The answer is complicated and not a single number. The amount of thermal expansion for a given volume of ocean depends on depth (pressure), salinity, and temperature. That is, a 1C change from 10C to 11C will produce a different amount of expansion than 21C to 22C. What this means is that if you take a fixed quantity of energy (like, say, a gigajoule) and inject it as heat into different parts of the ocean, you will observe different amounts of thermal expansion. Thus, even an "average" warming of 1C across the entire ocean can manifest as a surprisingly wide range of thermal expansions, depending on the particular temperature deltas within each part of the ocean. That is, the final expansion will depend on the distribution of the thermal change.
The best we can do is build models which attempt to make reasonable inferences of the heat distribution and compare them to actual measurements taken by buoys, satellites, and other instruments. This is how the IPCC estimates the thermosteric component of mean sea level rise: https://www.nap.edu/read/13389/chapter/5. Some studies suggest that atmospheric-driven thermosteric expansion can be inferred down to 600m, while others suggest it penetrates further.
The EPA says that the average sea surface temperature (SST is a significant area of study all by itself) has increased on average about 0.07C/decade for the last century: https://www.epa.gov/climate-indicators/climate-change-indicators-sea-surface-temperature. Now, that probably doesn't sound like much change. Barely over half a degree for a whole century! But you need to consider that water has significantly higher density and specific heat than air, so the amount of energy it takes to warm a kg of air is much less than needed to warm a kg of ocean, let alone a m^3.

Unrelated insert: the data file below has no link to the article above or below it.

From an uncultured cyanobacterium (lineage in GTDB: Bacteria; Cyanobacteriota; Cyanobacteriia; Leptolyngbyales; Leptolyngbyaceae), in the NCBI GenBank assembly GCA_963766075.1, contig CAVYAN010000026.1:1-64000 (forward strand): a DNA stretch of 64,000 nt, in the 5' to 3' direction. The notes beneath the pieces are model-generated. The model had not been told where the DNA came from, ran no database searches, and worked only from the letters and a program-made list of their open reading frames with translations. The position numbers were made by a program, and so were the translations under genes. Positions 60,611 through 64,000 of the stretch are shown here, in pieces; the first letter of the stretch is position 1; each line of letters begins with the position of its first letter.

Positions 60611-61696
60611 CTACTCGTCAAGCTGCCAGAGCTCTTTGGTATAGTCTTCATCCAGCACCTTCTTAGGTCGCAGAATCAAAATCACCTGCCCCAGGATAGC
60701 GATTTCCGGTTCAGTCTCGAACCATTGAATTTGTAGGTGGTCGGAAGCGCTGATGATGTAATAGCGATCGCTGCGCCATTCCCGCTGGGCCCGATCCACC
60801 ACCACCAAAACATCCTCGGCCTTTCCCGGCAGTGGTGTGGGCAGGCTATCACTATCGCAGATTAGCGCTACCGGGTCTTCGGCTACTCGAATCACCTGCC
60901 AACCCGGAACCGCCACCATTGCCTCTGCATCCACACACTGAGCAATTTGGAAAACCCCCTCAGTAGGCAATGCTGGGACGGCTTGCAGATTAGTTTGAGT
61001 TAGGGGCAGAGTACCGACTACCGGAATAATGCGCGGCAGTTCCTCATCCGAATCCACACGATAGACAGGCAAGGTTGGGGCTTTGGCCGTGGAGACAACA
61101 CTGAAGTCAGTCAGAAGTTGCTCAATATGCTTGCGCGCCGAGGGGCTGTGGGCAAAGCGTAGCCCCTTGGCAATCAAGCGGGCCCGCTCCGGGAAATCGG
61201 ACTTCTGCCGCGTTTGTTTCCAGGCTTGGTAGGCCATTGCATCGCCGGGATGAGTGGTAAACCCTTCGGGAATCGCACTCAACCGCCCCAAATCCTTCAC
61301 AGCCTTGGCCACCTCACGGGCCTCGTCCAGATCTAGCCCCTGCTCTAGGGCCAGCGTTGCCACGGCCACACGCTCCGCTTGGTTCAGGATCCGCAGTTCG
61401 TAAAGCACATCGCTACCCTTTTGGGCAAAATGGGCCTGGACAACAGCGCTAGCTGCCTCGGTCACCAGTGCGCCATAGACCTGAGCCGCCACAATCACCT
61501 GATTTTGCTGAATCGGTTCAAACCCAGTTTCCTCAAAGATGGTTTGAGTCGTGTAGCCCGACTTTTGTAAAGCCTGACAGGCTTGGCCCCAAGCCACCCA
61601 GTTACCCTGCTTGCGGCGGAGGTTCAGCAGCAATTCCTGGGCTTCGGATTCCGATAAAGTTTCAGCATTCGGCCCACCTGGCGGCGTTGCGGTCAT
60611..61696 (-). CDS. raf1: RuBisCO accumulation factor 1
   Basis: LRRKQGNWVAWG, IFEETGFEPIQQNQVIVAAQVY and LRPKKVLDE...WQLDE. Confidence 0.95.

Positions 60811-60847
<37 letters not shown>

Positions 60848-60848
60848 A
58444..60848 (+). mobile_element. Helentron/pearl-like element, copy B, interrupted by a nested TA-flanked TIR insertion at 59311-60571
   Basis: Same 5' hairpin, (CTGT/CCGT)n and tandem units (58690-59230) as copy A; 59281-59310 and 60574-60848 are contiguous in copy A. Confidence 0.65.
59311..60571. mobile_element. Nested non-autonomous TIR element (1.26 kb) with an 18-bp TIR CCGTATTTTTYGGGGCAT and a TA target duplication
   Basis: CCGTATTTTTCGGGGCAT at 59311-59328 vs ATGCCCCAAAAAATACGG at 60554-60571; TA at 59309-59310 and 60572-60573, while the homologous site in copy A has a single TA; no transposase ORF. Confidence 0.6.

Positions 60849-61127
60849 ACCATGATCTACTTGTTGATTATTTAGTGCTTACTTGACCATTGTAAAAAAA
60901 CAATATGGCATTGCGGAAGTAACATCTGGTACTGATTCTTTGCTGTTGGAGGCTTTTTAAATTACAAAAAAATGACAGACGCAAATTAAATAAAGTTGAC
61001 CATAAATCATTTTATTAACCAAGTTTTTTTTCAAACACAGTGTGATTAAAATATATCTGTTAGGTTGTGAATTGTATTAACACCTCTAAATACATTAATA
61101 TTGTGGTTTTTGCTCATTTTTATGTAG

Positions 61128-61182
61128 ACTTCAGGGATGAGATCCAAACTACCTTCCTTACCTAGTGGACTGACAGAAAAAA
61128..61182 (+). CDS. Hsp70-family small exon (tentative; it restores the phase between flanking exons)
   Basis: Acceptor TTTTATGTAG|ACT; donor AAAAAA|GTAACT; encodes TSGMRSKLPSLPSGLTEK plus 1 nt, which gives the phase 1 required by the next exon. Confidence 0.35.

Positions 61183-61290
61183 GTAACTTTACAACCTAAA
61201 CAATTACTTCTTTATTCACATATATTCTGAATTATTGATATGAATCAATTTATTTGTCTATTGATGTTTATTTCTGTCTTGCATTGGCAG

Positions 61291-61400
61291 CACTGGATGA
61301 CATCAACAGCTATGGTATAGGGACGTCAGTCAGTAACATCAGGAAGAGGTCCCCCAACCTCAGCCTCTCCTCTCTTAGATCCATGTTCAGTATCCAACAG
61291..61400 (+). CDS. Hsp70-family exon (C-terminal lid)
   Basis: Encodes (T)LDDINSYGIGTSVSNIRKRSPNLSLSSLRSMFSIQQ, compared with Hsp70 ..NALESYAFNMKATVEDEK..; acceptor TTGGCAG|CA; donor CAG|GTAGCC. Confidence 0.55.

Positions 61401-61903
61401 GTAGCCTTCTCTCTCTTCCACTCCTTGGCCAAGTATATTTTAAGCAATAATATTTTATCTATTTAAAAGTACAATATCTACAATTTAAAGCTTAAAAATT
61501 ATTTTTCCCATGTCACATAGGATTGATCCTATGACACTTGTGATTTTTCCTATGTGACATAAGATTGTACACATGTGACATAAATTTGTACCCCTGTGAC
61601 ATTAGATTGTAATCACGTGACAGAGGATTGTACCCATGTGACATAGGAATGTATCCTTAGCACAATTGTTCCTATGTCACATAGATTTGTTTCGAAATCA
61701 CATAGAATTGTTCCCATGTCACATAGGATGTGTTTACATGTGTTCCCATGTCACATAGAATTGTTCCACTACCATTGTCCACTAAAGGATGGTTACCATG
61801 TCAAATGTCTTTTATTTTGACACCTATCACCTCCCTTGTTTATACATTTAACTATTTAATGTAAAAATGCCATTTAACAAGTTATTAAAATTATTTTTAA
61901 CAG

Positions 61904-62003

IPCC estimates conclude that the ocean has absorbed about 93% of the excess energy trapped during the last century or so: https://portals.iucn.org/library/sites/library/files/documents/2016-046_0.pdf. What this means is that 1C of atmospheric warming only corresponds to a small fraction of a degree of oceanic warming (hence, the 0.07C/decade).
Even so, thermal expansion is believed to account for at least half of all sea level rise in the last century or so. But to answer your question most directly, NASA documents that from 1970 or so, the ocean has risen about 5 mm/decade, with a corresponding ocean temperature increase of 0.015C/decade (note the different rates cited are due to vastly different timescales). This implies an observed ratio of about 333 mm/1C average ocean temperature increase in the top 700m of ocean. This is about 2x the rate given by @Ben51, and less than half given by @Anthony Herrera.